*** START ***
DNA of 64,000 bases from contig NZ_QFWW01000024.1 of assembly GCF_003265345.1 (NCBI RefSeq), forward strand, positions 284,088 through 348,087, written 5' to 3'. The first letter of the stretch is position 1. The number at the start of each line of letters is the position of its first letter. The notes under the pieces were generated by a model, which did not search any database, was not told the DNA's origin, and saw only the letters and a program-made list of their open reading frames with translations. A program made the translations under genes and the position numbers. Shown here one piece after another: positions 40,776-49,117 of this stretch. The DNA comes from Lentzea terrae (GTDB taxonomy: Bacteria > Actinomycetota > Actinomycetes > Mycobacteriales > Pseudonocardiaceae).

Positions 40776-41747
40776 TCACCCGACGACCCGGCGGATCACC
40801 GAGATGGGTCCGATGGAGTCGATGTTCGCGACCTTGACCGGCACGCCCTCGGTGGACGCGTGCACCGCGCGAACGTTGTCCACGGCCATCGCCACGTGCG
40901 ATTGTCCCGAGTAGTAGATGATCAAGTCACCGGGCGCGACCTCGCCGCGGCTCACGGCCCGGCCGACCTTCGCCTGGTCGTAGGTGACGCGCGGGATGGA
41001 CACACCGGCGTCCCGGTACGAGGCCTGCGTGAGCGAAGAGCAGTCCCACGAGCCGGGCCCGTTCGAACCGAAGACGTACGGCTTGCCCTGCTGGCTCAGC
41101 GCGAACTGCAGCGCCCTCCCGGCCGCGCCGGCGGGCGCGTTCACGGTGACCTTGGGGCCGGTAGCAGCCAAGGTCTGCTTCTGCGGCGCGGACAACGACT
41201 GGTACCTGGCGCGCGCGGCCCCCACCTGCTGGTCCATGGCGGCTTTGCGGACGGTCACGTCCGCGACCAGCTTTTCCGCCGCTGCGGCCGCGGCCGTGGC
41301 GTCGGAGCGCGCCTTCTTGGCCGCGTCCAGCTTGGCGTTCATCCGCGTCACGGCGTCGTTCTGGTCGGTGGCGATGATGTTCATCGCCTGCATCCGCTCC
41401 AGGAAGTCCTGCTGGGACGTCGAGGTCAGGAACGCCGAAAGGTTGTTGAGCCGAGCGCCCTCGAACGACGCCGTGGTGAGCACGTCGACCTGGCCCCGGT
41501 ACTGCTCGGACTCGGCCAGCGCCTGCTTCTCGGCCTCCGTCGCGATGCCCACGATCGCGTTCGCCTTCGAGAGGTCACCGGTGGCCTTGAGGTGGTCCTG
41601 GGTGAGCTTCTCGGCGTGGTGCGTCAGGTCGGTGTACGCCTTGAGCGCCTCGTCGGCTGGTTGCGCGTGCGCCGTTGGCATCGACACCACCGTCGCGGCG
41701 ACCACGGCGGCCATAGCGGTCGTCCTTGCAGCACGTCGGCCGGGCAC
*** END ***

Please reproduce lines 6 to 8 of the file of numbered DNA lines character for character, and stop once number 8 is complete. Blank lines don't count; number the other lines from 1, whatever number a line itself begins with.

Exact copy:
41001 CACACCGGCGTCCCGGTACGAGGCCTGCGTGAGCGAAGAGCAGTCCCACGAGCCGGGCCCGTTCGAACCGAAGACGTACGGCTTGCCCTGCTGGCTCAGC
41101 GCGAACTGCAGCGCCCTCCCGGCCGCGCCGGCGGGCGCGTTCACGGTGACCTTGGGGCCGGTAGCAGCCAAGGTCTGCTTCTGCGGCGCGGACAACGACT
41201 GGTACCTGGCGCGCGCGGCCCCCACCTGCTGGTCCATGGCGGCTTTGCGGACGGTCACGTCCGCGACCAGCTTTTCCGCCGCTGCGGCCGCGGCCGTGGC